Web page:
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Chamber
HEROIC TRUMPET AND ORGAN MUSIC AT INCARNATION
by Jerry Dibble
Friday, October 12, 2018
The strong connections between Santa Rosa’s musical community and California State University Chico were on display Oct. 12 as David Rothe, Professor Emeritus in the Chico Music Department, and Ayako Nakamura, trumpet with the North State Symphony, presented a concert titled “Heroic Music for Trumpe...
Symphony
LECCE-CHONG PROVES HIS METTLE WITH SANTA ROSA SYMPHONY
by Steve Osborn
Sunday, October 07, 2018
Francesco Lecce-Chong was handed two warhorses for his debut as conductor of the Santa Rosa Symphony, and he rode them both to thrilling victory. For the first win, Brahms’ violin concerto, he owed much to soloist Arnaud Sussman, but for the other triumph, Beethoven’s fifth symphony, he and his musi...
Chamber
THORNY BARTOK AND ELEGANT MENDELSSOHN FOR THE BRENTANO
by Sonia Morse Tubridy
Sunday, September 30, 2018
In a minor masterpiece of programming choices the Brentano String Quartet played a Sept. 30 Weill Hall program with an emphasis on refinement, even with a challenging Bartok work in the mix. Dvorák’s Miniatures for Two Violins and Viola (Op. 75a) opened the concert with charm and gentle loveliness,...
Chamber
ECHO'S RICH MUSICAL TAPESTRY IN MARIN
by Abby Wasserman
Sunday, September 30, 2018
Marin’s Echo Chamber Orchestra unfurled a glorious tapestry of Mozart, Weber and Respighi music Sept. 30 in San Anselmo’s First Presbyterian Church. The church, located on the grounds of San Francisco Theological Seminary, boasts a ceiling high enough for angels to fly, and its quiet setting and aco...
Recital
IDIOMATIC SCHUMANN AND BEETHOVEN HIGHTLIGHT WALKER'S CONCERTS GRAND RECITAL
by Terry McNeill
Sunday, September 23, 2018
Mostly known as a concert producer and indefatigable promoter of Sonoma County music, pianist Judy Walker stepped into the soloist’s role Sept. 23 in a sold out recital for the Concerts Grand House recitals series. Two Scarlatti Sonatas, in D Minor (K. 213) and D Major (K. 29), began the hour-long ...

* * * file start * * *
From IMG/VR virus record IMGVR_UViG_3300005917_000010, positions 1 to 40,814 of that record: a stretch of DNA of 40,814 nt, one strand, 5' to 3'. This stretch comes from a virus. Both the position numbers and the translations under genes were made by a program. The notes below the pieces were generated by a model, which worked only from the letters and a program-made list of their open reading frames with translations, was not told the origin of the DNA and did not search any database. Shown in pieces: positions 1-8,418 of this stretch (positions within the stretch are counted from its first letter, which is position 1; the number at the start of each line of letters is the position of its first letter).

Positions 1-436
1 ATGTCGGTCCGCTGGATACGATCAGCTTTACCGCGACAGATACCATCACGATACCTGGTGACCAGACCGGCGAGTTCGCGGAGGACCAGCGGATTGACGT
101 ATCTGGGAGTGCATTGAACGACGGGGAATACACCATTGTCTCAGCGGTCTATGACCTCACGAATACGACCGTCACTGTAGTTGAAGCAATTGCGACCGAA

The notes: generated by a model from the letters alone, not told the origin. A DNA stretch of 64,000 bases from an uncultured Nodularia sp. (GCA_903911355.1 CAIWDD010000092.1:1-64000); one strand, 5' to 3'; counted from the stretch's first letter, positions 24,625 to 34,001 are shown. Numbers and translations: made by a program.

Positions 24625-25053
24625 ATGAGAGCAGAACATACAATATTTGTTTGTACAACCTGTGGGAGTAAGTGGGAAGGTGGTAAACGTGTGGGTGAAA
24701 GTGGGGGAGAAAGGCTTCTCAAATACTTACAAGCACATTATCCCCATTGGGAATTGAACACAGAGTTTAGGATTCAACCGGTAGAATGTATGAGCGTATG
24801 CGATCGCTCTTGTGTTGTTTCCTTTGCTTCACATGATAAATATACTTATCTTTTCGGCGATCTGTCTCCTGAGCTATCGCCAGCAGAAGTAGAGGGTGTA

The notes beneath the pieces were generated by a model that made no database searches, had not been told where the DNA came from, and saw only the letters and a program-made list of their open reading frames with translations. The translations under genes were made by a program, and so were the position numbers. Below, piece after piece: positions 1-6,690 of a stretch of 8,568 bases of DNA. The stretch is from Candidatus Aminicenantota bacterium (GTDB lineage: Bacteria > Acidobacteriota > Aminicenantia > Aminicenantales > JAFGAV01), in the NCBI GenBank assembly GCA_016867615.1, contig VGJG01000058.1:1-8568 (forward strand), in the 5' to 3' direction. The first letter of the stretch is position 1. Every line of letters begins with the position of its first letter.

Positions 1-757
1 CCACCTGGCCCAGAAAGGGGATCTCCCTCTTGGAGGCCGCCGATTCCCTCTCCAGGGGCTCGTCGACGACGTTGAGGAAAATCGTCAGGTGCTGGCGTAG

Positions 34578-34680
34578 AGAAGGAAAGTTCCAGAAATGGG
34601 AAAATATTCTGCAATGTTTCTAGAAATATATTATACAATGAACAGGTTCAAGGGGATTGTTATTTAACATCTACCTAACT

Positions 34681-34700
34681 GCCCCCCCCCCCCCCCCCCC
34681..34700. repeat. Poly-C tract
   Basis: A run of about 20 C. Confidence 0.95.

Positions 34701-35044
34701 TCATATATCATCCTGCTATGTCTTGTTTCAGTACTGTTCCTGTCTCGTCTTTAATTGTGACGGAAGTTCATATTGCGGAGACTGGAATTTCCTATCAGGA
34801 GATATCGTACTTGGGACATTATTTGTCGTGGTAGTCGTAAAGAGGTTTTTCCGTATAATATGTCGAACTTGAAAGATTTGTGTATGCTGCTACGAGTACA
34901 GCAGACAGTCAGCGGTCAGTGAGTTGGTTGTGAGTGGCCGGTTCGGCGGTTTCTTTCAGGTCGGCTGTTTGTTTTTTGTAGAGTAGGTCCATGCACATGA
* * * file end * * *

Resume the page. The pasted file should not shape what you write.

Symphony
SAKAKEENY'S LION AND ROSE HIGHLIGHTS SO CO PHIL'S 20TH SEASON OPENER
by Terry McNeill
Saturday, September 22, 2018
Fresh from a triumphant tour in Latin America the Sonoma County Philharmonic opened its 20th season Sept. 22 in a celebratory concert in the Santa Rosa High School Auditorium. Keeping to the evening’s orchestra history and past performance, conductor emeritus Gabriel Sakakeeny, who led the So Co Ph...
Recital
DEDIK'S POTENT BEETHOVEN AND CHOPIN AT SPRING LAKE VILLAGE RECITAL
by Terry McNeill
Monday, September 17, 2018
Anastasia Dedik returned Sept. 17 to the Spring Lake Village Classical Music Series in a recital that featured three familiar virtuoso works in potent interpretations. Chopin’s G Minor Ballade hasn’t been heard in Sonoma County public concerts since a long-ago Earl Wild performance, and Beethoven’s...
Recital
DUO WEST OPENS OCCIDENTAL CONCERT SEASON
by Terry McNeill
Sunday, September 09, 2018
Before a full house at the Occidental Performing Arts Center Sept. 9 the cello-piano Duo West, playing from score throughout, presented a recital that on paper looked stimulating and thoughtful. Beginning with MacDowell’s To A Wild Rose (from Woodland Sketches, Op. 51), the transcription by an unan...
Chamber
CELLO-PIANO DUO IN HUSKY SPRING LAKE VILLAGE PROGRAM
by Terry McNeill
Wednesday, September 05, 2018